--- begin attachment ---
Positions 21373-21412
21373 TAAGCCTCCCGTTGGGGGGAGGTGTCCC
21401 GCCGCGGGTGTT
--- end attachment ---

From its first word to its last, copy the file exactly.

Positions 21373-21412
21373 TAAGCCTCCCGTTGGGGGGAGGTGTCCC
21401 GCCGCGGGTGTT